As the draft EA indicates, “the issuance of a take permit would mean the Service has concluded that the project, through its avoidance measures, conservation strategies and compensatory mitigation program, would result in no net loss of golden eagles,” Miller added. “Our company pursued the permit based on our responsible development practices to minimize environmental impacts while generating zero-emissions energy.”

Eagle deaths controversial

But eagle deaths reported at the growing number of large-scale wind power projects across the country have become a major source of concern.
A study released this month and conducted by Fish and Wildlife scientists found that wind farms have killed at least 85 eagles in nearly a dozen states over the past 15 years. California ranked near the top with 27 golden eagle fatalities at 13 wind power facilities (E&ENews PM, Sept. 11).
The wind industry has argued it has taken significant steps to avoid and mitigate harm to eagles and that mortality from turbines is “far lower” than from other leading causes including lead poisoning, electrocutions from power lines, vehicle collisions, drowning in stock tanks and illegal shootings.
Wildlife advocates, conversely, have criticized the Obama administration for failing to prosecute wind farms that kill eagles, which are protected under the Bald and Golden Eagle Protection Act. Under the Obama administration, wind farms have never faced prosecution or fines for the deaths of eagles and other protected bird species, according to an Associated Press report earlier this year.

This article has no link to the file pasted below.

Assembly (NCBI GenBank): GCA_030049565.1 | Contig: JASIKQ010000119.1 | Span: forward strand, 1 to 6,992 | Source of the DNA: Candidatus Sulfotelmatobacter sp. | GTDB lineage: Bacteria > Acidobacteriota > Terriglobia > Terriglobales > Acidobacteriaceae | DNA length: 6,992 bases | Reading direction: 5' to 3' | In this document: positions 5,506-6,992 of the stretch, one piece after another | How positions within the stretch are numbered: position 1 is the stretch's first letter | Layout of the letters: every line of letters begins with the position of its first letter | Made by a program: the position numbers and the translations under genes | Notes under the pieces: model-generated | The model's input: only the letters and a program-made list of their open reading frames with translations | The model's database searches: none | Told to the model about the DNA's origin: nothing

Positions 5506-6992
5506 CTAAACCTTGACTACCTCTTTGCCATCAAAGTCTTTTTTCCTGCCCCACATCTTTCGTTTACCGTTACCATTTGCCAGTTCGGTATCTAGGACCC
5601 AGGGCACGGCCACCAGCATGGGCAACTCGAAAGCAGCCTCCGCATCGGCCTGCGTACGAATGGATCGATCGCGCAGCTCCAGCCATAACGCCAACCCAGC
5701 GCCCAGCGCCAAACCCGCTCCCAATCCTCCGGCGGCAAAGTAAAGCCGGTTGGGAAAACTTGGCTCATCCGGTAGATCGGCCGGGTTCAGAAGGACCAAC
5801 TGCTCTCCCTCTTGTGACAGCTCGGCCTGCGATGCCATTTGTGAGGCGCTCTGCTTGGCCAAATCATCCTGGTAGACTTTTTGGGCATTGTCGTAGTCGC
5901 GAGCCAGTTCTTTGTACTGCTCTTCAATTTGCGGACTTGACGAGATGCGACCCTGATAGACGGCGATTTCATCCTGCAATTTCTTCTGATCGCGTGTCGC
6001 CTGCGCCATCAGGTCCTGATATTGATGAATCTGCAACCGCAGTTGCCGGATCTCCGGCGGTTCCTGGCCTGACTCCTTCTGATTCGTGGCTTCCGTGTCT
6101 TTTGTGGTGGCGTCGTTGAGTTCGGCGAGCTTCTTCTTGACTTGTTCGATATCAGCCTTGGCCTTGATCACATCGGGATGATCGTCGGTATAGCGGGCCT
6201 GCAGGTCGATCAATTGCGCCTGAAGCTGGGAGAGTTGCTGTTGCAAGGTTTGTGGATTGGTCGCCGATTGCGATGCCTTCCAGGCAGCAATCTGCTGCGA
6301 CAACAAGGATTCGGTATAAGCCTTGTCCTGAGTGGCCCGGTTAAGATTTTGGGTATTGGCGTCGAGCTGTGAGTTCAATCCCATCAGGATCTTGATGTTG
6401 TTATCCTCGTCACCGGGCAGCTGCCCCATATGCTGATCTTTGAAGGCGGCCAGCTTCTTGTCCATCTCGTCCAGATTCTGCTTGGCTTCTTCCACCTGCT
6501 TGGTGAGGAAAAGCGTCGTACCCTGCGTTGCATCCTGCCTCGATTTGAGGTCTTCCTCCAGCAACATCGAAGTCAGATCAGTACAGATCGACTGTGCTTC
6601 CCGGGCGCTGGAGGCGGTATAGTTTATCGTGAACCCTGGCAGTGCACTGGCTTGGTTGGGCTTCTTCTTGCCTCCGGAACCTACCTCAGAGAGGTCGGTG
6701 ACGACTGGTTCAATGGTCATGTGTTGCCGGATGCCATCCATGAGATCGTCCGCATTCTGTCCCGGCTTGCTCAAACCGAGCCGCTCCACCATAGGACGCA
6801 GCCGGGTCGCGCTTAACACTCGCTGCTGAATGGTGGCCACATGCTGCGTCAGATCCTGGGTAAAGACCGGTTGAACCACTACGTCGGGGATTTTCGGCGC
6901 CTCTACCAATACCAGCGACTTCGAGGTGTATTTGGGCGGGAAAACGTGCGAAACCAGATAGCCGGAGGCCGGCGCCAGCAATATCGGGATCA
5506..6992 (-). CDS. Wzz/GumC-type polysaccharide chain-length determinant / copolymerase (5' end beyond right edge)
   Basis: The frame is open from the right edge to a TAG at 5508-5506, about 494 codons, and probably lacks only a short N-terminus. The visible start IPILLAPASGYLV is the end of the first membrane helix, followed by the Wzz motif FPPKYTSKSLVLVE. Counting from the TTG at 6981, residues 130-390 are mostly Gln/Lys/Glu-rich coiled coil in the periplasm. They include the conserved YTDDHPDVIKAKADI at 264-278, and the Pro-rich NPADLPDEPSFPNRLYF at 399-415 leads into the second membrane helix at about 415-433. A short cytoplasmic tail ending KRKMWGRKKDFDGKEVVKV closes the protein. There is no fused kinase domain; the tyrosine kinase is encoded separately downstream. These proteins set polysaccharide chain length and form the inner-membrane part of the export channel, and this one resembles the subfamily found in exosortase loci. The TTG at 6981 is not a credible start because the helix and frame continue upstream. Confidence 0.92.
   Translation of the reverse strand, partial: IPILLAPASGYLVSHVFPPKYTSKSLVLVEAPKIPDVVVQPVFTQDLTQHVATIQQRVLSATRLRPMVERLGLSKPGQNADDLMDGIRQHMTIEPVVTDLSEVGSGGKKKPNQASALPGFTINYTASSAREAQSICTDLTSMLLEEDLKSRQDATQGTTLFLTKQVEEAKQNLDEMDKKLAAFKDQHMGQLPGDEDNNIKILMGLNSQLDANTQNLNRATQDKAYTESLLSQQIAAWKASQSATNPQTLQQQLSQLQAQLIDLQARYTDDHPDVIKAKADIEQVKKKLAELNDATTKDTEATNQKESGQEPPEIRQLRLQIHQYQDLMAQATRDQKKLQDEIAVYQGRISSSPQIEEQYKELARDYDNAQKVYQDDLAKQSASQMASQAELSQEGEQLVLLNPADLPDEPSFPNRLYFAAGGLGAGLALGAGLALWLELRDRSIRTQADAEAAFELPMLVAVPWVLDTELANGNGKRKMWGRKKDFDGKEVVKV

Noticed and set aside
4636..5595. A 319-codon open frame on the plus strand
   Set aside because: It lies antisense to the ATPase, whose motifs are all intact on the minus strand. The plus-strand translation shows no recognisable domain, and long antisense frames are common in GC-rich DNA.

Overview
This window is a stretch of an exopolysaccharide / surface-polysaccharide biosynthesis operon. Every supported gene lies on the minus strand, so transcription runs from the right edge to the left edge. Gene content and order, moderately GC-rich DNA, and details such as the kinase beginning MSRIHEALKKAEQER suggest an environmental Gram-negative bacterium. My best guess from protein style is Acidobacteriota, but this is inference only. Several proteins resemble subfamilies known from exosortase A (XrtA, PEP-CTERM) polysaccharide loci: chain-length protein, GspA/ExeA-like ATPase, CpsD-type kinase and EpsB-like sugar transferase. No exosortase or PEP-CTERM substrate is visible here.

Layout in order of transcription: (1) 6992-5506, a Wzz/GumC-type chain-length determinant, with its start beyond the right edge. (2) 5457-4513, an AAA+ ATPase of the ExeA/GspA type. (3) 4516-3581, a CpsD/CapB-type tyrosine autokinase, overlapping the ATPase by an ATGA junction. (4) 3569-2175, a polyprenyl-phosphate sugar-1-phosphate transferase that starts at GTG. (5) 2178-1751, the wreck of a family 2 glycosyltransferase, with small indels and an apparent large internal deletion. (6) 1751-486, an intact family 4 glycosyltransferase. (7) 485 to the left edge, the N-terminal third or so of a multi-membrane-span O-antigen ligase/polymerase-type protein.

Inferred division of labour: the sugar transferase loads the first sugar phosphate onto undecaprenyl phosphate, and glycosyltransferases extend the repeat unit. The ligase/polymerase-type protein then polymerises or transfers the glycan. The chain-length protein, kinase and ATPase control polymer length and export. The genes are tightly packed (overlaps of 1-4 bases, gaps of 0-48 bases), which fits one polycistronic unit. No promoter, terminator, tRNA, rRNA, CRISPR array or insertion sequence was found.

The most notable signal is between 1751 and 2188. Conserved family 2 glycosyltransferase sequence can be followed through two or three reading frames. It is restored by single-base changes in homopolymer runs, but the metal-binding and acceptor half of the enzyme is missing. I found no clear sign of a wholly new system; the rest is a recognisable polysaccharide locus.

In light of that fact, and the 85 eagle deaths recorded at wind farms over the past 15 years, issuing the take permit for the Shiloh IV Wind Project is perhaps a step in the right direction, said Ileene Anderson, a staff biologist for the Center for Biological Diversity in Los Angeles.
“It seems like it is a good step for the company to take, to actually apply for the eagle take permit,” Anderson said, noting the FWS study that estimated 85 eagle deaths, “all of it illegal because no company has an eagle permit.”
However, Anderson added, “the number of golden eagles proposed to be taken seems high in general,” and she took issue with the utility pole retrofits as a key mitigation strategy.
“If power poles are causing eagle mortality, then the transmission company should be responsible for retrofitting those poles. It should not be some other company that is using retrofitting for mitigation,” she said. “There are other things that can be done: micro-siting of turbines to avoid/minimize mortality based on how eagles use the landscape, radar detection, curtailment [turning turbines off] during high eagle and migratory bird migration times, to mention a few.”
Meanwhile, Fish and Wildlife has released a much-debated proposed rule to extend the length of take permits for wind farms to disturb or kill eagles from five years to 30 years, a proposal requested by the wind industry.
The White House last month gathered about two dozen of its top environmental officials, outside conservationists and renewable energy leaders to discuss the controversial rule designed to protect eagles while promoting wind energy development (Greenwire, Sept. 4).
“Ultimately, FWS must take a harder look at the number of mortalities for eagles under this permit and reduce it from the proposals in the EA, and implement some better avoidance measures, while making transmission companies responsible for their own problematic power poles to be retrofitted,” Anderson said. “Needless to say, we’ll be submitting detailed comments.”